The Chrysalis: A Review of the Fundamentals II
In The Ever-Present Origin, Jean Gebser addresses what he calls “the menacing correlation” of current tendencies which, converging and reinforcing each other, threaten the make abortive the transition to a more stable new age and consciousness structure — the “integral”. In that case, he concludes, we may have to wait another millennium for a similar opportunity to arise again; assuming, that is, that we don’t destroy ourselves and the Earth in the meantime, which could be the final climax of this “menacing correlation”.
This menacing correlation appears to be threefold. One factor is the deficiency of man’s sense of responsibility as being incommensurate with the powers of technology which we may call “runaway” technology. A second factor is the mind’s tendency to think only in deficient dualisms, which many people today do indeed find alarming — the good and the evil, us and them, the righteous and the wicked, I and it, black and white, and so on. And the third factor in this menacing correlation is an intensification of Angst or anxiety about perceived “existential threats” and intense feelings of insecurity and unsafety. It is, in his view, highly likely that this “menacing correlation”, gaining momentum, could drive our times towards a “global catastrophe”. And we do actually see the effects of this dangerous and menacing correlation in play in the current crisis in Eastern Europe.
There are, in addition, what we might describe as subsidiary factors associated with this menacing correlation — an epidemic of deceit, shadow projection, deflection, and scapegoating which would appear to derail any prospects for the realisation of “Truth-Consciousness” or what Gebser describes as “being-in-truth” (or “verition”). For succinctness, we may call these converging menacing factors — hubris, narcissism, and dualism, but they are also described by other terms — “empathy deficit”, “lack”, “malaise”, “alienation” and many other terms.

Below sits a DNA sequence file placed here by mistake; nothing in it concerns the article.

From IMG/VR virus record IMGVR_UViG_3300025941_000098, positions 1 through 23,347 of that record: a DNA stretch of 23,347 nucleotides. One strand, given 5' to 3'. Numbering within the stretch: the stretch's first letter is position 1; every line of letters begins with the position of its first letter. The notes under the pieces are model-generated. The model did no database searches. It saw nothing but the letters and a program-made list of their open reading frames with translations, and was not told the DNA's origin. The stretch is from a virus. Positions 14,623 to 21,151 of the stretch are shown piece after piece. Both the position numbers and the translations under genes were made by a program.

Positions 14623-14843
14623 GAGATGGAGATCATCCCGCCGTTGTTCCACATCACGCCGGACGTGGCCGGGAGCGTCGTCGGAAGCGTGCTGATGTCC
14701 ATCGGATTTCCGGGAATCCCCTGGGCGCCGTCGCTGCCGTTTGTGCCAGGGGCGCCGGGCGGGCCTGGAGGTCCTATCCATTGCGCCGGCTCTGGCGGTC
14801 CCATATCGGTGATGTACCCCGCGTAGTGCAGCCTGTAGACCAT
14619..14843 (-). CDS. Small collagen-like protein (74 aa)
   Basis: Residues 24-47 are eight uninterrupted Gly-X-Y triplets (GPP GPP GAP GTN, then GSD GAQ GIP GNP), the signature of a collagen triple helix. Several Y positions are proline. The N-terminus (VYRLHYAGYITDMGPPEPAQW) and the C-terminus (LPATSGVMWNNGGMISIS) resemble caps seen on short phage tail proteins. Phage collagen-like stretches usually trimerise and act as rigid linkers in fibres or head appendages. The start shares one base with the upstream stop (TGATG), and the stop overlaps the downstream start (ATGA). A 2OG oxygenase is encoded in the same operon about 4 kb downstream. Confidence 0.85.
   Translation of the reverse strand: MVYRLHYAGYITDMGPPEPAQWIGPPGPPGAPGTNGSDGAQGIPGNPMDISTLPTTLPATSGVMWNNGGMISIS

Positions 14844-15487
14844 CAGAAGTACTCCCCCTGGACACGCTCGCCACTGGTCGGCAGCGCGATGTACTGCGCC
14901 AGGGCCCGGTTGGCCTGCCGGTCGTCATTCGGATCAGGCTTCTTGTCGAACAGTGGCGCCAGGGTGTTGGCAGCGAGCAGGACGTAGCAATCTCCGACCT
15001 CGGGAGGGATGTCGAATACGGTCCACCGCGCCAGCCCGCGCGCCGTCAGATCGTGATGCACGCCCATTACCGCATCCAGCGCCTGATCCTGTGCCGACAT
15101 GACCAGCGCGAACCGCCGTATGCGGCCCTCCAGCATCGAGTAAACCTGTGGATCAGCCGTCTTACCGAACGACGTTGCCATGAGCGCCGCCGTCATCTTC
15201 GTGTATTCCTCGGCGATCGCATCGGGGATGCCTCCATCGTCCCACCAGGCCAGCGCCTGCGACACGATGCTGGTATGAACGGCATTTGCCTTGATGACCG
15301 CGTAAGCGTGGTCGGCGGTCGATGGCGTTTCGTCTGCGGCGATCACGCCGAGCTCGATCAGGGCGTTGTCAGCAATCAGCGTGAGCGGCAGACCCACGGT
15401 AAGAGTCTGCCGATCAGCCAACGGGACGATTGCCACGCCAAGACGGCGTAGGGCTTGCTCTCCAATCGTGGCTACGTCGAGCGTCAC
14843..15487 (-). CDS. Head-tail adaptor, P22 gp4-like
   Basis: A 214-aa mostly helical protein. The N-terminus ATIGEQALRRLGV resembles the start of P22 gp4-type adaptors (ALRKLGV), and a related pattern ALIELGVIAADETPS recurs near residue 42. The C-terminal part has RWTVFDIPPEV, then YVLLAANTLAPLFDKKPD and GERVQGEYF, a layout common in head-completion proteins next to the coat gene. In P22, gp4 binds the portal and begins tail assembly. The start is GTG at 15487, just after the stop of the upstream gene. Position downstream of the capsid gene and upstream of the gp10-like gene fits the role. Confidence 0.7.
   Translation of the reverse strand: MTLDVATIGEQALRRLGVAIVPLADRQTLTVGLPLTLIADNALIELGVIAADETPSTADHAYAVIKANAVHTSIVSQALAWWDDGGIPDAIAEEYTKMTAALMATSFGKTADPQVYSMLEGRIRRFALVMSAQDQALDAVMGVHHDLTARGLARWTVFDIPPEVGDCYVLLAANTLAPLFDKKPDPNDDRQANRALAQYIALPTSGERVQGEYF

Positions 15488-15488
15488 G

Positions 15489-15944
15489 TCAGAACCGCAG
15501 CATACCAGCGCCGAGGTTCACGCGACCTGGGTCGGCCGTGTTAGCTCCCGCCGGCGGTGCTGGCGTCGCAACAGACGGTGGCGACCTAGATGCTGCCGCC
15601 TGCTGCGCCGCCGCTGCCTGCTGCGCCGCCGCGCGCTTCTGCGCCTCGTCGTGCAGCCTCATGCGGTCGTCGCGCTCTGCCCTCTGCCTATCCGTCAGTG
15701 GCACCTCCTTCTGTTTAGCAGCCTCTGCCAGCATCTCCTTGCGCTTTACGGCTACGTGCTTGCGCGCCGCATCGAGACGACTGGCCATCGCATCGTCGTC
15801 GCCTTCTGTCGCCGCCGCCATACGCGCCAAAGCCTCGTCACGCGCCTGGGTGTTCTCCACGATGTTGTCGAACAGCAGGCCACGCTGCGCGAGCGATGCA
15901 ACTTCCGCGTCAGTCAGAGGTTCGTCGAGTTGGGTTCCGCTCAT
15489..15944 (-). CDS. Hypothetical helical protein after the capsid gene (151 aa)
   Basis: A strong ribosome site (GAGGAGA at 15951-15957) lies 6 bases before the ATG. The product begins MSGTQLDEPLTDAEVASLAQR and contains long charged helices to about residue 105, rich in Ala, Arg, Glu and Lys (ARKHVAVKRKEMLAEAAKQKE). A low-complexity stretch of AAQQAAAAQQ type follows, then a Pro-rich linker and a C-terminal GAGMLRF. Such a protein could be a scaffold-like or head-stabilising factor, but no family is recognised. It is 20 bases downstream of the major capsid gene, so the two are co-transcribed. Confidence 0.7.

I probably do not have to point out that we live in very unstable times — “out of joint”, as the Bard put it. (It’s also the title of a book by the ever-prescient Phillip K. Dick). “Out of joint” means the times do not articulate or cohere, and it’s interesting to note that the word “Yuga” (Ages) derives from a verb “to join” or “to joint” which is the meaning of our word “articulate” or “articulation”, which is to say, an integration. An integration is an articulation, and not a synthesis. Articulation or integration is what Gebser refers to as “synairesis” (a “drawing together”) and is not to be confused with a “synthesis”. A mandala is a perfectly suitable symbol for the meaning of synairesis.
(In respect of this “synairesis“, it is notable that some historians are beginning to use the phrase “arc of history” to describe eras, ages, epochs. An arc is a curve, a segment of a cycle or circle, and this phrase “arc of history” reveals a change in our understanding of time (consistent with Einstein’s spacetime). The arc describes an ascending phase and a descending phase, or what we refer to as “rise” and “fall”, but is described now as an “arc”, a segment of a larger structure. It is often little changes like this that can be most revealing. The “arc of history” implies an implicit intuition about the kalachakra or Great Wheel of Time and Space).